Between a hectic home schedule and a challenging work life, it’s easy to lose track of the hours in your day. Of course, if you want to reach your goals, and enjoy that satisfying sense of accomplishment that comes with tackling your everyday tasks, then you need to learn how to make the most of your time.
There are plenty of ways to increase your output, without having to work from dawn until dusk. While being more productive at work isn’t brain science, it is going to take some dedication, and a little careful fore-thought when it comes to planning your day. The following tips will set you off on the right track to success.
Step 1: Identify Your Time Thieves
Some tasks simply take up more of your time than others. However, the chances are that you don’t know where you’re spending most of your day. If you can figure out where you’re spending time productively, and which tasks are simply draining your resources, you can plan to eradicate time thieves for good.
Track how much time you spend on each task throughout your day, and make a note of things that you could do faster, or things that you are doing that fits into another person’s role. Ask yourself, who is better, or quicker than you at a task that you could delegate! Once you’re ready, remove one time thief from your day at a time, and watch your productivity sky-rocket.
Step 2: Quit Multi-tasking
It’s tempting to tell ourselves that working on multiple tasks at once is the key to productivity. Unfortunately, the truth is that multi-tasking simply doesn’t work. You might feel like you’re getting a lot done, but you’re actually wasting time, forcing your brain to switch between several points of focus. That means that you never fully concentrate on a single challenge.
Focus on your work one step at a time, and make sure you’re happy with what you’ve done before you move onto something else.
Step 3: Stand-up Meetings
Meetings can be productivity killers. When hosted without a plan, or any sense of direction, they simply distract people from more important tasks, and rob you of valuable time. However, if you do hold a meeting, there is some evidence that standing meetings can help to improve innovation, and group performance. Test them out for yourself.
Step 4: Do Work in Batches
Convincing yourself that you need to get your entire day of work done as quickly as possible is likely to leave you feeling overwhelmed and stressed. Instead, focus on working to complete tasks in 90-minute blocks, followed by a small break or downtime. These breaks will help to refresh your brain between periods of work.
Depending on your environment, you might discover that your focus period will be shorter. Test out routines to find what works best for you. Also get away from your desk in your breaks in-between your 90-minute block even if it’s only top get a refill of water or walk around the office.
Step 5: Turn off Notifications
Allowing your day to be completely overrun by emails and phone calls means that you’ll be working “reactively” instead of proactively. In other words, you’ll be responding to tasks that arise, rather than getting your existing work done. Since it’s tough to resist the allure of a text notification, or email, the best thing you can do is turn off notifications, and schedule time to address them later in the day.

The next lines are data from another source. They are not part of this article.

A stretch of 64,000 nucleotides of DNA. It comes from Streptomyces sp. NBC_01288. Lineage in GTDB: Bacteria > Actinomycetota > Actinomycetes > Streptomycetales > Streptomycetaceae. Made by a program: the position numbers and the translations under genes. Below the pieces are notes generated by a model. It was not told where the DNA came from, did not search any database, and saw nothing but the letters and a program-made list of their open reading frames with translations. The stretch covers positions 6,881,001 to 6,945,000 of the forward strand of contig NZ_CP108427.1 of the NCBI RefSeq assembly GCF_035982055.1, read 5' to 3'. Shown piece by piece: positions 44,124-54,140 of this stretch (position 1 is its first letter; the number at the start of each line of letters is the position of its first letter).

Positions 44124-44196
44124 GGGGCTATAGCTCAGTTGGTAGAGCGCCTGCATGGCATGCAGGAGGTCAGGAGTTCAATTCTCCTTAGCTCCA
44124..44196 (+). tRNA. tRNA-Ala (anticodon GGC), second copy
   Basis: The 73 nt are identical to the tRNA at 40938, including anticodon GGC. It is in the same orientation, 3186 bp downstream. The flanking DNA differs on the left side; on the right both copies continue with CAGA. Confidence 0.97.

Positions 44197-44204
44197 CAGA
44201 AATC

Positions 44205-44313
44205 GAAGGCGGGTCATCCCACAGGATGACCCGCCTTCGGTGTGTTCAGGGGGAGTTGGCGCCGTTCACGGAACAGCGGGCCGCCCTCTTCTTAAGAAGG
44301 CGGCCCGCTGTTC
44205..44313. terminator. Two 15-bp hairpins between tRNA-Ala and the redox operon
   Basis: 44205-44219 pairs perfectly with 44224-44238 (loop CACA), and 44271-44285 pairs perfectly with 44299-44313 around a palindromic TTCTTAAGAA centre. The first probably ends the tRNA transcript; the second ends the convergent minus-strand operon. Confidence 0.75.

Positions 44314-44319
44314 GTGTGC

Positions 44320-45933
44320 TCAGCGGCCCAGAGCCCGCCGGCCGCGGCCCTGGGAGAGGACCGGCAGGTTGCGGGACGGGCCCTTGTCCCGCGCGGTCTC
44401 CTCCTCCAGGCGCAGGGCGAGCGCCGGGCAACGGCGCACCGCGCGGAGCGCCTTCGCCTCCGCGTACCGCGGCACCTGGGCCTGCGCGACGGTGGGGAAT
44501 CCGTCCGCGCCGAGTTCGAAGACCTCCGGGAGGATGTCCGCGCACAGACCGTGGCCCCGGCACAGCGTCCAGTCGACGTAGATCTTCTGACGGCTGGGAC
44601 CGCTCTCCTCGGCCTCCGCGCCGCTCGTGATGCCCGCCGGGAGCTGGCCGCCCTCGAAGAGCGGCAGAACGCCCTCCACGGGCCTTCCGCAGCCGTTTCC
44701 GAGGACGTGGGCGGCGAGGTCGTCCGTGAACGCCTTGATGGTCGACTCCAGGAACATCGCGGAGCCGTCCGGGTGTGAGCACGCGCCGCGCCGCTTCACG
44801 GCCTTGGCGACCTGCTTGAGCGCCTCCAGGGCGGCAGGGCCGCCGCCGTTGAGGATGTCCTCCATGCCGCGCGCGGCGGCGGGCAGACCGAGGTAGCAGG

By setting aside specific slots of time to check your phone and email messages, you reduce your risk of going home at the end of the day, without really getting anything done.
Step 6: Minimise Distractions Wherever You Can
Today, we live in a world that’s so noisy and distracting that it’s hard to get anything done. If you don’t make the most of your resources to reduce the distractions around you at work, then your productivity is sure to suffer. You could experiment wearing noise-cancelling headphones to help reduce your exposure to noise around the office, and decide to make your computer a no-social-media zone.
Ideally, you might want to restrict “chat” time to your breaks and lunch times too. Some companies have social media policies aloha these lines already.
Step 7: Schedule to Your Natural Rhythm
It’s a good idea to schedule your day according to the natural rhythms of your body. Human beings have different levels of productivity at different times in the day. Some people work best in the early morning, some in the afternoon, and some later in the day.
Schedule your high-priority tasks for the times when your energy is highest, and save your low-intensity or routine tasks for times when your energy starts to deteriorate – such as in the late afternoon.
Step 8: Declutter Your Workspace, and Your Mind
It can be difficult to set aside time to tidy your office space when you’re already rushed off your feet, but a cluttered office is unlikely to support you getting things done. Your attention can be distracted by various things in your immediate space. For instance, visible files might remind you of unfinished tasks, while a stress ball is a temptation for procrastination!
Step 9: Know your HVAS
Finally, remember that people are more efficient at the things that come naturally to them. Tasks that feel like a struggle are more likely to impede your progress. If possible, delegate tasks that you suffer with, and focus on your “High value activities”, the activities that leverage your strengths, and allow you to shine.
Knowing how to delegate tasks beyond your HVAs will help to create clarity and simplify your schedule. In fact, distributing the tasks that you struggle with could help your work community, as your worst challenges could be someone else’s HVAs.
What are your personal time thieves and which of these suggested steps will be your starting point to boost your own productivity?